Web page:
I agree with moondog To be away from his mum 51 weeks a year does seem a long time. Would it be possible to get Direct Payments to have someone in the home to give you a hand. My 2 who have complex needs have 10hrs/week during holidays plus some nursing care.

Probably not much help
Good luck

Veritate Sun 03-Feb-13 14:11:47

If you haven't had one, ask for a core assessment of his social care needs, and as part of that process ask for one to one care for the nursery during school holidays.

StiffyByng Sun 03-Feb-13 14:16:20

He's only out of the house for 19 hours a week surely? Not really long enough to miss his mother. My one year old is at her private nursery more hours per week than that year round.

We have also, in a different context, come up against social services setting standards for themselves that we can't meet for care in our home, with consequent funding issues. You are currently being funded from the education budget. I agree with others that you need to approach the other hours from a social care side, as that is where funding will come from. A core assessment would be a great idea.

LornieLoola Sun 03-Feb-13 16:22:46

Yes, 19 hours a week is an awful long time to be away from me. How on earth do other children cope when their mother works full time. And the hour an evening I'm not there before bedtime two days a week again must cause him such harm.

Thanks for the helpful comments.

Awomansworth Sun 03-Feb-13 16:42:58

I hope those negative comment were because the first post wasn't read properly... if they weren't then they were very rude, not to mention judgemental.

OP is talking about 19 hours a week for goodness sake!

Would agree that you need to request a core assessment to give you some hours outside of term time. We get 100 hours a year that we use in school holidays.

LornieLoola Sun 03-Feb-13 17:44:48

Thanks grin

Where do I request a core assessment? I have a meeting with the Child Development Team this week, where he will be discharged as his statement is done, but good place to start?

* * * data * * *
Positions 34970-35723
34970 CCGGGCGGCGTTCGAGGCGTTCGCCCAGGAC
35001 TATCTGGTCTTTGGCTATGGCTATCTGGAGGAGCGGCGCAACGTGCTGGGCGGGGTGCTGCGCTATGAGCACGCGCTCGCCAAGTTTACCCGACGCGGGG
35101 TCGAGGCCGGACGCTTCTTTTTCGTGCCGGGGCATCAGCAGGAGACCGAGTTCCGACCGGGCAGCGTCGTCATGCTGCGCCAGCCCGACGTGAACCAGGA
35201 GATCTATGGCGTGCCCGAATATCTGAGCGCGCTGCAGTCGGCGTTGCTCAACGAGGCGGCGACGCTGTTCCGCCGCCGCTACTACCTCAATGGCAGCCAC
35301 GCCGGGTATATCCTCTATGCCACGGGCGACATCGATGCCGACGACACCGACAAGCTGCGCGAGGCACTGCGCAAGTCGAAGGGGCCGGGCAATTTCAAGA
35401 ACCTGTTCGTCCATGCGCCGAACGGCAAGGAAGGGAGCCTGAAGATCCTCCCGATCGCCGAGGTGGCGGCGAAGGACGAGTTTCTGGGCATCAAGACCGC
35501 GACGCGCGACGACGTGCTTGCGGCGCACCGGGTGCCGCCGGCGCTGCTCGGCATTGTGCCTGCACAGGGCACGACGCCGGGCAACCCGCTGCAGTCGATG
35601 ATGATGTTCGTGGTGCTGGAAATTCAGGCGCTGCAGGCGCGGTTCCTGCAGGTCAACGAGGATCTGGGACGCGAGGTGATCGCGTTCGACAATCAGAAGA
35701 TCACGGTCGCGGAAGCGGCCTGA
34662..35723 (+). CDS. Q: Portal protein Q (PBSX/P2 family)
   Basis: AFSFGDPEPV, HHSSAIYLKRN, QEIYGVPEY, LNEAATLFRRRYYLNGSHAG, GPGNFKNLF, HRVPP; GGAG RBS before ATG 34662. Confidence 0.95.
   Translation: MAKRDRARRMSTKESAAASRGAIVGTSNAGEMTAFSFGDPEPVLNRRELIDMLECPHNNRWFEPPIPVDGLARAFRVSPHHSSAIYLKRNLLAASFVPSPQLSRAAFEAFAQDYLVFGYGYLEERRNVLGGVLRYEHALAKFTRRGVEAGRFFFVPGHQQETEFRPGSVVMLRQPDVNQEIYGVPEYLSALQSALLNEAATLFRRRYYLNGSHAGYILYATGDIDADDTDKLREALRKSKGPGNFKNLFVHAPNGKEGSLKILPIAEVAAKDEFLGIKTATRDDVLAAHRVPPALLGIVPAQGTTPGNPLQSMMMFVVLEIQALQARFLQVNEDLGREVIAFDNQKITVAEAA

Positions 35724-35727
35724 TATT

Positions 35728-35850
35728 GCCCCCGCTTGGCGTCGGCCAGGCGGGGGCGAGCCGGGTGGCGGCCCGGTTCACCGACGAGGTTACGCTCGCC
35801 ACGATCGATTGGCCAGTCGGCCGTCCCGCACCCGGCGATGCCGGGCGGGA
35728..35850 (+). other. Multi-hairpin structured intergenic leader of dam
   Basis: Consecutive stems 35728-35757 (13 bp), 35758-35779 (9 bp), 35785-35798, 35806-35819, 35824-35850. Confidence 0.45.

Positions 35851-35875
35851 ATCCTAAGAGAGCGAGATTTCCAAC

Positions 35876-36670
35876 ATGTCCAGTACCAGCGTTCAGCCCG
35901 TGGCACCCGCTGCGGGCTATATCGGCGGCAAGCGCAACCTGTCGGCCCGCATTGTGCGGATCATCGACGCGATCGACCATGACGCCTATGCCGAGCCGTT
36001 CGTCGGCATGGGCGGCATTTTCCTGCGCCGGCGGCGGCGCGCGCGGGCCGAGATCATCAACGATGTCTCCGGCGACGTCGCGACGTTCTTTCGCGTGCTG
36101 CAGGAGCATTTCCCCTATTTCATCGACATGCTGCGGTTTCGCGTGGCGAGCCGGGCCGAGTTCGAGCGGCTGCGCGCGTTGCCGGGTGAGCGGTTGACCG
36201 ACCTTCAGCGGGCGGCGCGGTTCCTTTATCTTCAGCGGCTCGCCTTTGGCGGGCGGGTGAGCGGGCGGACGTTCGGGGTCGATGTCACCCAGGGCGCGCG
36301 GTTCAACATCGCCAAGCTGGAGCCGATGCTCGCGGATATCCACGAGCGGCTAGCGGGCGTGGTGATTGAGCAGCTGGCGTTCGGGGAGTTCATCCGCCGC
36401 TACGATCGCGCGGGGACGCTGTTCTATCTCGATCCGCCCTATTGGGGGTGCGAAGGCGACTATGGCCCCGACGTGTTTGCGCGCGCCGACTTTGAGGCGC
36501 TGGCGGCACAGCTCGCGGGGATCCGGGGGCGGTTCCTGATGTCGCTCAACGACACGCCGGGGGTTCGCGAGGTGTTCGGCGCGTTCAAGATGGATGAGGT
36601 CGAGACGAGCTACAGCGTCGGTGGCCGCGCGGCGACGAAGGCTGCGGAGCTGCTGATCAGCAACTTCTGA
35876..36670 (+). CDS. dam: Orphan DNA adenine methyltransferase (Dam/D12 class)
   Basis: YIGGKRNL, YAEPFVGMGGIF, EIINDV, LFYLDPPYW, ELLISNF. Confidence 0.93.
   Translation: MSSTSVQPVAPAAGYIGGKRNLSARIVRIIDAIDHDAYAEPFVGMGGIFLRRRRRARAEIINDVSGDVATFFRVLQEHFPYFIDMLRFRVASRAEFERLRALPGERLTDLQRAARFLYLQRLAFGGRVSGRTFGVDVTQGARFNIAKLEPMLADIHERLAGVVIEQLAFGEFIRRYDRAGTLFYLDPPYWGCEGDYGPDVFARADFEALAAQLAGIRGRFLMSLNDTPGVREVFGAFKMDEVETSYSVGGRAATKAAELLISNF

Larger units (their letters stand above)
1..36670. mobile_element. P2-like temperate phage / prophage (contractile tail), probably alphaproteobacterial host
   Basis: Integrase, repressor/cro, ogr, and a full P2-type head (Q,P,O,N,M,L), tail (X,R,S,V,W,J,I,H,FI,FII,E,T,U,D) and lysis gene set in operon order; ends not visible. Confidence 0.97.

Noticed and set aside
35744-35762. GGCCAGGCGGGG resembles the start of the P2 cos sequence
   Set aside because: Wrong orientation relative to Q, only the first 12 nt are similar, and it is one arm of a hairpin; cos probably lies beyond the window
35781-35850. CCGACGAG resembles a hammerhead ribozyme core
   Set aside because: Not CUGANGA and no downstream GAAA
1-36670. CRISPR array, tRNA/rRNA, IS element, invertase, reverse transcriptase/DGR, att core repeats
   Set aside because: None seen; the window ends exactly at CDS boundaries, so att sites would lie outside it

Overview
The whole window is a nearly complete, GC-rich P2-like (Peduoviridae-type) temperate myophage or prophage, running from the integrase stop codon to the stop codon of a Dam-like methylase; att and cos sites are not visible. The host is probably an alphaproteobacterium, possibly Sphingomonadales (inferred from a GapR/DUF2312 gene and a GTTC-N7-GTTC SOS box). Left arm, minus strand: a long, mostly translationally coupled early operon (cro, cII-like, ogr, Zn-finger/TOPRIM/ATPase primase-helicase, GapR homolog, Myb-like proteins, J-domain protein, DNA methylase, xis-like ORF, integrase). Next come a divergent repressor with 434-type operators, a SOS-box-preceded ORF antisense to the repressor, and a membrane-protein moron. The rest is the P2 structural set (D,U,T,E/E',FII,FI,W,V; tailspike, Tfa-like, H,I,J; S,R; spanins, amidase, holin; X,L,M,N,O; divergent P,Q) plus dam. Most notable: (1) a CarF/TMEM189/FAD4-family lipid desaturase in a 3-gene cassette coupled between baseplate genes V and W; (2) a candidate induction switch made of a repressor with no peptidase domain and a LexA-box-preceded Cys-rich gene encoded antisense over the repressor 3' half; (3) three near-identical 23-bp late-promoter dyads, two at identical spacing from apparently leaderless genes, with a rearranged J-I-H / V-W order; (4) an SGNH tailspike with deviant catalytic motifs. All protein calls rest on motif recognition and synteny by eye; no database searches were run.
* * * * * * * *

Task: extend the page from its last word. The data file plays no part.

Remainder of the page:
I appreciate the one to one is for educational purposes, however during the holiday as its just 'childcare' and not accessing the curriculum as such I didn't realise there would be a problem with him still going. He gets virtually one to one as there's so few children there (two to one usually). We have been lucky with the help we've had so far without having to really fight for things so didn't realise any of this.

2old2beamum Sun 03-Feb-13 17:50:37

I was not being judgemental, you asked a very valid question. I just tried to look at it from another angle and by having Direct Payments may help you out financially.
Sorry if I offended you

Awomansworth Sun 03-Feb-13 18:11:34

Your LA website is where you will find the info you're after. Here's the info from my LA...

bjkmummy Sun 03-Feb-13 18:36:25

phone your local council and ask for the childrns disability team in social services. tell them you want a core assessment. if the refuse and they often do - complain and come back on here for advice. there is a template on the NAS website - you have the right to have a core assessment and a carers assessment but they will try and fob you off so dig those heels in. in my area it was pretty easy but i know it can be a bit of a postcode lottery

LornieLoola Sun 03-Feb-13 19:48:53

Thanks all, your help us really appreciated. Will speak to the council tomorrow (or try to anyway!)

AgnesDiPesto Sun 03-Feb-13 20:15:05

Your council has duties under the Childcare Act to ensure working parents of disabled children have the same opportunity to work as any other parent. Some LAs will have schemes to extend the 1:1 support through holidays. The Act has no teeth however so no penalty if they don't.

Our LA offered 30 hours per week 1:1 but still only term time so not quite got the idea - bizarrely this was only available for children without a statement.

Otherwise you can go to social services disabled childrens team and request a carers assessment and disabled child assessment - Contact a Family website has useful leaflets explaining the process. Also Council for Disabled Children has some legal docs you can download which explain the law. Councils often offer holiday scheme placements but only for over 5s.

My son is 6 and has educational provision 48 weeks a year because he is so behind and would regress if he did not have any intervention for the long summer holidays (won at tribunal) so it is open to your LA under the statement to decide your child needs more than 39 weeks education per year - but as you have probably guessed they usually only reach that decision when forced!

MareeyaDolores Mon 04-Feb-13 00:03:56

They're just trying it on. Hoping to scare you into saying he doesn't need 1:1 after all. Ring IPSEA and get some professional advice.

Sort of agree with other posters that although 19h/ week isn't loads, 51w may be a bit much for a young child (and you, that's a lot of school runs!) But if nursery is used as respite care, SS should, in theory anyway, chip in towards some of the hours.